Mikel Burley – An Experimental Moment in Philosophy of Religion

Mikel Burley is Associate Professor of Religion and Philosophy at the University of Leeds, UK. We invited him to answer the question “Is there a future for the philosophy of religion?” as part of our “Philosophers of Religion on Philosophy of Religion” series.

A central concern articulated in recent years by critical voices both inside and outside Western philosophy of religion has been this subfield’s perceived lack of religious diversity. It has been claimed that Western philosophers of religion are too often preoccupied with “the rationality of theism” (Schilbrack 2014, p. 3), a theism detached from the particularities of historically and geographically rooted religious traditions (Knepper 2013). These critical voices have, on occasion, included my own.

In what follows, I wish to do three things. First, I acknowledge a qualification to the kind of critical assessment that I and others have made of Western philosophy of religion. Second, I give due recognition to the difficulties of expanding the subfield in ways that remain identifiably philosophical. And third, I advocate the need for methodological experimentation as a response to these difficulties. Continue reading

Graham Oppy on “Is There A Future For The Philosophy of Religion?”

Graham Oppy is Professor of Philosophy at Monash University. We invited him to answer the question “Is there a future for the philosophy of religion?” as part of our “Philosophers of Religion on Philosophy of Religion” series.

As long as there are both philosophy and religion, there will be philosophy of religion. If there is religion, there will be questions about religion for which there is no expert consensus on either answers or methods to be used in seeking answers. If there is philosophy, there will be discussion of questions of that kind. Discussion of questions of that kind falls squarely in the domain of philosophy of religion.

Some seem to worry that there is no such thing as religion. If they are right, then philosophy of religion does not have a present, let alone a future. I think that this worry is best understood as a complaint against taking particular categories—gods, afterlives, faith, belief—to be essential or pivotal in adequate characterisations of religion. There is justice in this complaint. There are religions that have no truck with gods and afterlives; there are religions in which faith and belief are comparatively unimportant. Moreover, insisting that these particular categories are essential or pivotal in adequate characterisations of religion skews discussion in philosophy of religion. But there is nothing here that would ground error theory about religion; rather, what seems required is better understanding of what is essential or pivotal to religion. Continue reading

Stanley Tweyman on “Is There A Future For The Philosophy of Religion?”

Stanley Tweyman is University Professor at York University in Toronto, Ontario, Canada. We invited him to answer the question “Is there a future for the philosophy of religion?” as part of our “Philosophers of Religion on Philosophy of Religion” series.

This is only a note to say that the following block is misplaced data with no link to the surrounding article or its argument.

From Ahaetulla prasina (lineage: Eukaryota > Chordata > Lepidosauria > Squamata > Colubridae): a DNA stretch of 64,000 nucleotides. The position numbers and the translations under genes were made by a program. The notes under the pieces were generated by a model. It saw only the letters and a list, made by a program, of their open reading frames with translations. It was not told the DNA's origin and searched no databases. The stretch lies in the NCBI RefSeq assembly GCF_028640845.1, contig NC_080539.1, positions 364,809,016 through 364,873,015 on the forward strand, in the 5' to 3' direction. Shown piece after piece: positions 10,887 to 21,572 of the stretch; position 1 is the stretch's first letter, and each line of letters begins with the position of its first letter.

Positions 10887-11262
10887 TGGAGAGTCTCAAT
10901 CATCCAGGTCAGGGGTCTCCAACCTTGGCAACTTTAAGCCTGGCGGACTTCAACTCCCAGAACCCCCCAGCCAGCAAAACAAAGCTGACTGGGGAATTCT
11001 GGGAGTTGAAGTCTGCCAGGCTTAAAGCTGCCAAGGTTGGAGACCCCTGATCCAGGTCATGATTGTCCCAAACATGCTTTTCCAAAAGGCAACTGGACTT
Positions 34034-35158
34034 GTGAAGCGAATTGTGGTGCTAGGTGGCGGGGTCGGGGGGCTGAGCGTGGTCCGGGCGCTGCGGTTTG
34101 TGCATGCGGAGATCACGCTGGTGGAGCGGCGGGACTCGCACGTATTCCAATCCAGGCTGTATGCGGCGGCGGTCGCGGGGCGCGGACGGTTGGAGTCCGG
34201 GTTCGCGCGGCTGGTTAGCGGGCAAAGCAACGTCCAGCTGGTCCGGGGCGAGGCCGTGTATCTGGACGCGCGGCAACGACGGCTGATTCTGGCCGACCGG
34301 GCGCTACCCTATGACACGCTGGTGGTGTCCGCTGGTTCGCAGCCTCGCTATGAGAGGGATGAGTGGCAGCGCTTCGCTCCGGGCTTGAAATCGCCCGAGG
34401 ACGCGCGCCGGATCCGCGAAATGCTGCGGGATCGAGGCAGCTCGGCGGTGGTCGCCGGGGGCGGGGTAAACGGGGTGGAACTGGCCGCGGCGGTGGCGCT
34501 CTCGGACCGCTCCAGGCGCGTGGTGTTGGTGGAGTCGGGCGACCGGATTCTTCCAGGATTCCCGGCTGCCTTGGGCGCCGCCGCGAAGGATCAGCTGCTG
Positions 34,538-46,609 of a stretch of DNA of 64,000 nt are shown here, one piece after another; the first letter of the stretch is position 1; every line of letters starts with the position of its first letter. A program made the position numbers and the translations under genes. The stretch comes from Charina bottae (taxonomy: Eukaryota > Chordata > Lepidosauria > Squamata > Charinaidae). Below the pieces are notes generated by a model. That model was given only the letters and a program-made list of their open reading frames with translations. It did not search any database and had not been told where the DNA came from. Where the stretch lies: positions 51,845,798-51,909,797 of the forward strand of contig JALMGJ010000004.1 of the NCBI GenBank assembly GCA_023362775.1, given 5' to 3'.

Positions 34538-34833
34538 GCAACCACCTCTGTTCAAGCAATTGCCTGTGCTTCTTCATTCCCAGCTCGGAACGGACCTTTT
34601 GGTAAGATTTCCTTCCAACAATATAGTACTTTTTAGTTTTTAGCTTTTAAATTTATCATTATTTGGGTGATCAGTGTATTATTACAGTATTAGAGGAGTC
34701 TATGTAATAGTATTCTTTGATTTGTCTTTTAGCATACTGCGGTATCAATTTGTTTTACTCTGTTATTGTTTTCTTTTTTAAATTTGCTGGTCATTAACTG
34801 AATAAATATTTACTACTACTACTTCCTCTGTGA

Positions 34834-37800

In an earlier blog, “What does Philosophy of Religion offer to the Modern University”, I argued that the philosophy of religion parts company with all other areas of inquiry when we attempt to understand God through contemplation and meditation, rather than through argumentation. My analysis was developed by reference to the last paragraph in Descartes’ third meditation. In the current blog, I propose to turn, once again, to Descartes’ third meditation,1 with a view to answering the question, by way of illustration, “Is there a future for the Philosophy of Religion”.

In seeking to provide an answer to the question raised in this blog, I want to focus on one concern, namely, is there an experience which we can have which is able to enlighten us about God? To pursue this topic, I propose to examine the philosophy of Rene Descartes on knowing God. I am not suggesting that Descartes has provided a definitive answer to the question highlighted in this essay. But, I do propose to show that he has provided a roadmap, as it were, for focusing on an experience which may be able to enlighten us about God, and as such, to reveal at least one strategy for providing a future for the Philosophy of Religion. Continue reading

Gregory W. Dawes – “The Future of Philosophy of Religion: From Practices to Beliefs”

Gregory W. Dawes is Professor of Philosophy at the University of Otago. We invited him to answer the question “Is there a future for the philosophy of religion?” as part of our “Philosophers of Religion on Philosophy of Religion” series.

In the first post to this blog, Troy has remarked that the philosophy of religion, as currently practised, is ‘insular, narrow, and myopic’. I entirely agree. The one sign of hope is that an increasing number of authors are realising this and are trying to offer an alternative vision of the discipline. I have done this myself in a couple of short works, one entitled Religion, Philosophy and Knowledge, and the other Deprovincializing Science and Religion. So I welcome the publication of The Future of the Philosophy of Religion, which continues this discussion.

What I want to pick up here is just one idea from that volume. It is the idea that scholars of religion should focus less on beliefs and more on practices. As Kevin Schilbrack writes,

the philosophy of religion has traditionally had an intellectualist bias to the extent that the discipline has focused on religious truth claims and therefore engaged only with a relatively small fraction of what religious people do and care about.